Some of these questions are big and profoundly challenging. It would take significant further research and personal introspection to unpack. However, I feel there are questions enough here to warrant a little reflection time around what we are all modelling for our young people, and how we are preparing the environment within our own homes and classrooms to allow students to foster a deep capacity to focus and reflect, in order to build purposeful, and positive lives. Screens are useful tools for learning, they provide a wonderful window out into the world and they can aid students who need additional support to manage their day-to-day learning, but we all need to honestly reflect on how much is too much, for both them and for ourselves.

Te wiki o te reo Māori & New Zealand Sign Language week

By Tara Israelson – Nīkau Head Teacher – Preschool

Ngā mihi nui, you may have seen a video appear on the Community Facebook page with a “kupu o te wiki” – a word for the week.  This is an initiative to bring Te Reo Māori into focus for us as a community, and to help prepare for Te Wiki o Te Reo Māori, held in September every year.  Te Wiki o Te Reo Māori began as a Māori Language Day on September 14, 1972 when the Māori Language Petition was presented at Parliament.  Three years later this celebration of te reo Māori was extended to a week.  The petition, with 30,000 signatures, was supported by Ngā Tamatoa, The Māori Language Society of VUW, and Te Huinga Rangatahi and urged the government to allow teaching of Te Reo Māori in schools. By the early 1980s there were more initiatives dedicated to the revitalization of Te Reo Māori, with the first Kōhanga Reo opening in Wainuiomata in 1982.  By 1985 revitalization efforts were increasing in such a way that the Te Reo Māori Claim, stating that the language was a taonga needing protection under Te Tiriti o Waitangi, was taken to the Waitangi Tribunal.  The claim was successful and Te Reo Māori was made an official language of Aotearoa New Zealand in 1987.   There are now many Kōhanga Reo, Kura Kaupapa Māori, and Whare Wānanga where children, older students and adults can learn not only Te Reo Māori but Kaupapa Māori and Mātauranga Māori.  There are Māori radio stations, television channels, and many online resources that support learners and speakers at all stages of their journey.   While the complete history of Te Reo Māori is too long to study here, there are many online resources available.  Information shared here has come from:  https://nzhistory.govt.nz/culture/maori-language-week/history-of-the-maori-language. Reading the comments following the articles is highly recommended as they share personal accounts of members of The Māori Language Society and Ngā Tamatoa.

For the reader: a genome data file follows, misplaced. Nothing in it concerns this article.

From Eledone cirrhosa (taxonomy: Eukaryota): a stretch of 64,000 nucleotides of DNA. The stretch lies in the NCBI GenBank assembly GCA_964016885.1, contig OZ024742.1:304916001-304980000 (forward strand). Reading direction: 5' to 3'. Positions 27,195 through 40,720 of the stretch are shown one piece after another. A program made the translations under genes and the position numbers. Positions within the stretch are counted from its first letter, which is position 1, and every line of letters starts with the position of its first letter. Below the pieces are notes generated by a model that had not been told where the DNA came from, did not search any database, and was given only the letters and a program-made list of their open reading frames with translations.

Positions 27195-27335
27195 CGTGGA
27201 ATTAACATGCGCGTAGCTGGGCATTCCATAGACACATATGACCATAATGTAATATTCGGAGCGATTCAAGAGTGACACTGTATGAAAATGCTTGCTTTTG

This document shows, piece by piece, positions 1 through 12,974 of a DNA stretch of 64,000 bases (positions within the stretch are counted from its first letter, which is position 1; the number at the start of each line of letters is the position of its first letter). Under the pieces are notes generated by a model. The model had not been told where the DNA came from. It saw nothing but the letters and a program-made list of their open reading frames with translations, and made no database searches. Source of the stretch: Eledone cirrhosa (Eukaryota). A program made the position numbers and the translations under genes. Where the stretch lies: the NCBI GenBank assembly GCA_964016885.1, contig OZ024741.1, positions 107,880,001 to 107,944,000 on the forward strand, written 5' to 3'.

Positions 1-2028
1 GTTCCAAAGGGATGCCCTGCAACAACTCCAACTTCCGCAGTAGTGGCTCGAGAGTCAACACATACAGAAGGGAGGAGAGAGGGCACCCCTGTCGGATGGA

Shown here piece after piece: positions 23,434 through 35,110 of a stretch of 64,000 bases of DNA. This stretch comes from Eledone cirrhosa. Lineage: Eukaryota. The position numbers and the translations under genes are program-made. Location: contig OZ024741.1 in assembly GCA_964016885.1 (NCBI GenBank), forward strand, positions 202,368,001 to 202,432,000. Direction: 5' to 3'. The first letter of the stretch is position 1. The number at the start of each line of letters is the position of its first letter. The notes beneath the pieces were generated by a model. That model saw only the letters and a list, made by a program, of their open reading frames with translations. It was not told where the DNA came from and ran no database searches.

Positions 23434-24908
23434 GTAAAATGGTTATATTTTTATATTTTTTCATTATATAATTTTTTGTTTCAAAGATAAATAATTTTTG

This week the kupu o te wiki will be joined with NZSL – New Zealand Sign Language as this week celebrates NZSL.  NZSL has been formally used in Aotearoa New Zealand since 1995, although it had been developing since the late 1880s.  Signing in schools was actually prohibited until the 1970s, however, the natural will to communicate meant that signing was being used covertly by Deaf students in their schools.  By the 1970s dissatisfaction with the education system for Deaf students drove authorities to introduce sign language into classrooms for Deaf children.  NZSL continued to grow naturally through use and by the mid 1980s the term NZSL was introduced and a dictionary for NZSL developed.  Awareness of NZSL grew and so did support for the language.  By 2006, after decades of advocacy by the Deaf community, NZSL was formally recognised as an official language here.  Interest and support for NZSL continues to grow and many resources have been developed.  Again, the history of NZSL is far too long to study here but check out these resources:  https://teara.govt.nz/en/new-zealand-sign-language and https://nzslweek.org.nz/.  The taster classes are fun and when done in a group you have opportunities to practice with friends and colleagues.  For each of us it may feel small, the one word or phrase that we memorize, the greeting that we use every day, but it’s not small.  Poipoia te kākano kia puāwai – nurture the seed and it will grow.